FLIR'S $9.5M FCPA SETTLEMENT REFLECTS COOPERATION WITH SEC
Law360, New York (April 08, 2015, 7:36 PM ET) -- Oregon-based FLIR Systems Inc. agreed Wednesday to pay $9.5 million to settle the U.S. Securities and Exchange Commission's claims that it violated the Foreign Corrupt Practices Act by paying off government officials in the Middle East, a payout experts say could have been higher had the firm not cooperated.
FLIR, a developer of infrared technology used in binoculars, violated the anti-bribery law by buying gifts and financing a "world tour" of personal travel for Saudi Arabian officials in order to earn more than $7 million in profits from sales they approved, according to an SEC order.
The $9.5 million settlement reflects disgorgement of $7.53 million prejudgment interest of $970,584 and a penalty of $1 million, according to the SEC. Under the terms of the deal, FLIR neither admitted nor denied to the SEC's findings but agreed to report its FCPA compliance efforts to the agency for the next two years.
Although the SEC previously charged two FLIR employees in the case, the comparatively low penalty reflects the fact that FLIR-self-reported to the agency and cooperated with the SEC's investigation, according to Day Pitney LLP's Bob Appleton, a former federal prosecutor and United Nations investigator.
"Typical fines have been approximately 2.5 times the profits in FCPA fines," he said. "A $1 million fine is much lower than the average case, indicating that a much lower multiple was applied. This was most likely the case as a result of the disclosure and cooperation."
SEC and U.S. Department of Justice officials have made repeated calls for companies to self-report FCPA violations in recent months, highlighting the benefits of cooperation and the pitfalls of hiding from regulators and prosecutors.
Companies that have cooperated and substantially assisted in government investigations have received sizable reductions in penalties, SEC enforcement head Andrew Ceresney said at a March pharmaceutical industry conference in Washington.
In a $16 million February deal with the SEC, Goodyear Inc. settled chargesthat its subsidiaries violated the FCPA by paying bribes to make tire sales in Kenya and Angola. But the settlement, which did not include a penalty, also reflected the company's self-reporting, remedial acts and "significant cooperation" with SEC investigators, the SEC said at the time.
But because it refused to cooperate with investigations, French conglomerate Alstom SA in
December paid $772 million, the largest fine ever in an FCPA case, for its pervasive Asian bribery scheme, Patrick Stokes, deputy chief of the DOJ's FCPA unit, told lawyers at a Georgetown University Law Center event later in March.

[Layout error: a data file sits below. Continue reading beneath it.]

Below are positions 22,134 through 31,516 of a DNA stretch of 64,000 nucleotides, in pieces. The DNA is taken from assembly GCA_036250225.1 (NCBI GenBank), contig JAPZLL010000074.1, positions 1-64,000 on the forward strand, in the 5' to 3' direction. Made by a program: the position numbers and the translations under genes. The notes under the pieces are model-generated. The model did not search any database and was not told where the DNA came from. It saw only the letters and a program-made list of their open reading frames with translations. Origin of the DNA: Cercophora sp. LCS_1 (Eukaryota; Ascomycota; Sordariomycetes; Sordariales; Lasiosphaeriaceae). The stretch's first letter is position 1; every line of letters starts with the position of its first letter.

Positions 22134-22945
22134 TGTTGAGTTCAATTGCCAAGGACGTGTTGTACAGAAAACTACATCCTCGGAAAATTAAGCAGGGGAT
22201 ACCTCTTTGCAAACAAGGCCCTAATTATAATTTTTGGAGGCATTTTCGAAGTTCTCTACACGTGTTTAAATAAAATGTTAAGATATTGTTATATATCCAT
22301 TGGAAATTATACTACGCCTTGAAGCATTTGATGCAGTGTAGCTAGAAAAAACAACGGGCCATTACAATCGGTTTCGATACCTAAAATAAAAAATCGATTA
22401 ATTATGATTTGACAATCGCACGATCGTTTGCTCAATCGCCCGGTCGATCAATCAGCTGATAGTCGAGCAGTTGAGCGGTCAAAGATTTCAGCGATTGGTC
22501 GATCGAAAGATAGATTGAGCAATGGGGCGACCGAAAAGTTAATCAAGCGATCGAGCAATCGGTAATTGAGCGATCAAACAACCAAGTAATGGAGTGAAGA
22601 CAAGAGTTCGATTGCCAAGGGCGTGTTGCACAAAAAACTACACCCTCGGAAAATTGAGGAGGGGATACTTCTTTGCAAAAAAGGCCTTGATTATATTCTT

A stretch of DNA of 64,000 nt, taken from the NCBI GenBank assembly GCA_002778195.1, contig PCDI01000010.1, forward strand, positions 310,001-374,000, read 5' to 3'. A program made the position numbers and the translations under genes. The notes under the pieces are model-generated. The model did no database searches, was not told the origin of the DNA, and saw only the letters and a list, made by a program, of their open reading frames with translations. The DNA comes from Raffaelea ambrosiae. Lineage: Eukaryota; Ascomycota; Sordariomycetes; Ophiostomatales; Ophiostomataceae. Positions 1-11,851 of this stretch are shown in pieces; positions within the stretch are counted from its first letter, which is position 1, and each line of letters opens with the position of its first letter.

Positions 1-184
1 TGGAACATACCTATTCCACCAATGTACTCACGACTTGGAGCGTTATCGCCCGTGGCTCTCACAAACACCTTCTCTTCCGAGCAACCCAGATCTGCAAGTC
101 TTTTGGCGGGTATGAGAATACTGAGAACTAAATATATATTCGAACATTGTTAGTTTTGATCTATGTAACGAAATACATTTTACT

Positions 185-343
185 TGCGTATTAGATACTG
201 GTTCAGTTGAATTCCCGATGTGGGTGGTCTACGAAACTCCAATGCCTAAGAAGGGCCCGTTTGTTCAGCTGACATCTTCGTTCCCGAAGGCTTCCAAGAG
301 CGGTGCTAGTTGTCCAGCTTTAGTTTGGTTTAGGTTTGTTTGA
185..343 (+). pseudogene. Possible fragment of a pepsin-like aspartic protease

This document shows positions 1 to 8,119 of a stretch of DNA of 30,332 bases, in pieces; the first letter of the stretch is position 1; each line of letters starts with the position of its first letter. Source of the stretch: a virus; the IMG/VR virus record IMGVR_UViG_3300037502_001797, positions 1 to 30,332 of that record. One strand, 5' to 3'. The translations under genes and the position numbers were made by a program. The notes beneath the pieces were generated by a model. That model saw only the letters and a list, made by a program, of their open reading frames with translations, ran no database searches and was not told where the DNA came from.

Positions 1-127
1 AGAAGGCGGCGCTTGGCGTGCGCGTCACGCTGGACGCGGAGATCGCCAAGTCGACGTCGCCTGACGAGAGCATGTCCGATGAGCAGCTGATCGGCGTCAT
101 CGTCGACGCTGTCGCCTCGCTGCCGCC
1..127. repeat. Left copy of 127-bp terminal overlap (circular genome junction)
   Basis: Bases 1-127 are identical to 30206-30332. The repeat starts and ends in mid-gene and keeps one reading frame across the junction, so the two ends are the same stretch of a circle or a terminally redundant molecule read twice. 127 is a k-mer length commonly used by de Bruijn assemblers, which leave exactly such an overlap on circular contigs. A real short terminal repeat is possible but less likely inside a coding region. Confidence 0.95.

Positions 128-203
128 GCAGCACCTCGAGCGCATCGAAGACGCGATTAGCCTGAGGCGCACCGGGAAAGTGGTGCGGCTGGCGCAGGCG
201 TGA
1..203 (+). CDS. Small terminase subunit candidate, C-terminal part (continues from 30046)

The settlement announced between FLIR and the SEC on Wednesday is another example that cooperation can pay off, if only to an extent.
"The disgorgement and penalty just over the amount of the benefit clearly evidences the commission's desire to balance rewarding cooperation and self-reporting while taking away the perceived 'ill-gotten' gain from the improper payments," Jacob Frenkel of Shulman Rogers Gandal Pordy & Ecker PA said.
In FLIR's case, that gain was additional business gained from the Saudi Arabia Ministry of Interior, according to the SEC.
The agency's order alleged that two FLIR employees in the company's Dubai, United Arab Emirates, office gave watches to members of the interior ministry and arranged for the company to buy them a 20-night excursion to Casablanca, Paris, Dubai, Beirut and New York City.
The value of the gifts and the extent of the travel were then falsely reported in the company's books and records as legitimate business expenses, the SEC said. The agency also found that FLIR lacked the proper internal controls to catch the payments, despite documentation suggesting that extravagant gifts and travel were being purchased.
From 2008 to 2010, FLIR allegedly paid another $40,000 to send Saudi government officials on various trips, including multiple New Year's Eve trips to Dubai, according to the SEC.
"FLIR's deficient financial controls failed to identify and stop the activities of employees who served as de facto travel agents for influential foreign officials to travel around the world on the company's dime," Kara Brockmeyer, chief of the SEC enforcement division's FCPA unit, said in a statement.
While the case will likely serve as a reminder to other companies operating overseas that cooperation will be seen favorably by the SEC, it may also make the books for being "classic FCPA," according to Frenkel of Shulman Rogers.
"The allegations here will make every FCPA instructor's PowerPoint slides for violations in a common arena — gifts and travel — compromising books and records and a high-risk business region, the Middle East," he said.
The SEC is represented by Cameron P. Hoffman and Tracy L. Davis.
FLIR is represented by Bruce Yannett of Debevoise & Plimpton LLP.
The case is In the matter of: FLIR Systems, Inc., file number 3-16478, before the United States Securities and Exchange Commission.